Middletown, NY School Board Rejects Crony Contracts for Future Construction

0 July 6, 2010  School Construction, State & Local Construction, Uncategorized

The Middletown, NY School Board rejected a proposal to require contractors to sign a wasteful and discriminatory project labor agreement (PLA) in order to work on the upcoming construction of a new elementary school.

Here is the coverage from the July 2 edition of the Middletown Times Herald-Record (“School Board Vote Rejects Project Labor Agreement,” 7/2/10):

School board vote rejects project labor agreement

By Heather Yakin

MIDDLETOWN — The Middletown School Board cast a vote Thursday night that effectively killed the idea of a project labor agreement for construction of a new elementary school.

The district had gotten three responses to its request for bids to do a preliminary study to determine if such an agreement, which sets terms of wages, scheduling, apprenticeships and other issues between labor and a developer, would save money on the project. The bids ranged from $16,500 to $33,000; the district was considering the highest bid, based on the companies’ track records.

But on Thursday, citing a need to be ready to bid the construction immediately if and when the state Education Department issues its okay, the board voted 6-2 to reject all of the bids and move forward on the project without a PLA.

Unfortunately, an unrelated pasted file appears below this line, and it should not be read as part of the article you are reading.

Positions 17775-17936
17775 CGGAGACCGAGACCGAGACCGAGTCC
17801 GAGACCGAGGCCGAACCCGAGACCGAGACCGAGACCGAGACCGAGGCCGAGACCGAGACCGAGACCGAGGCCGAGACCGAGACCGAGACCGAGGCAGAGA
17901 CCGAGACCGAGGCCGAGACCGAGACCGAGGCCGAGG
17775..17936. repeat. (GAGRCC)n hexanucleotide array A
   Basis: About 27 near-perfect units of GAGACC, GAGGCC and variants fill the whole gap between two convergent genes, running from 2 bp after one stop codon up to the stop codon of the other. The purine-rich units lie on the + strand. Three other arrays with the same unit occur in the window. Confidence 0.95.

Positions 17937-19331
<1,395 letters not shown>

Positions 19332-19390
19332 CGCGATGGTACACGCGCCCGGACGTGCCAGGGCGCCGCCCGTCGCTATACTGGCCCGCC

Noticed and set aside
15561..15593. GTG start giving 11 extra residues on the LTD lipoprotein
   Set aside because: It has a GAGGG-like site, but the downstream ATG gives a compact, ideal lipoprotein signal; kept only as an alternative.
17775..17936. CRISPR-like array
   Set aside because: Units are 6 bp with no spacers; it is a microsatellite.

Voting to reject the bids were board President Will Geiger, Vice President Linda Knapp and members Ed Estrada, John Perrino, Rose Tobiassen and Andrew Warren. Members Nicholas Mauro and Evelyn Isseks voted no.

“For us not to approve the feasibility study is a slap in the face to the union workers in our area,” Mauro said.

Score one for local taxpayers!

A 2006 study conducted by the Beacon Hill Institute at Suffolk University titled, “Project Labor Agreements and Public Construction Costs in New York State,” concluded that the presence of a PLA increased school construction projects’ base construction bids by $27 per square foot relative to non-PLA projects, representing an almost 20% increase in costs over the average non-PLA project.

By rejecting this PLA, the Middletown School Board ensured that taxpayers get the best construction at the best price.

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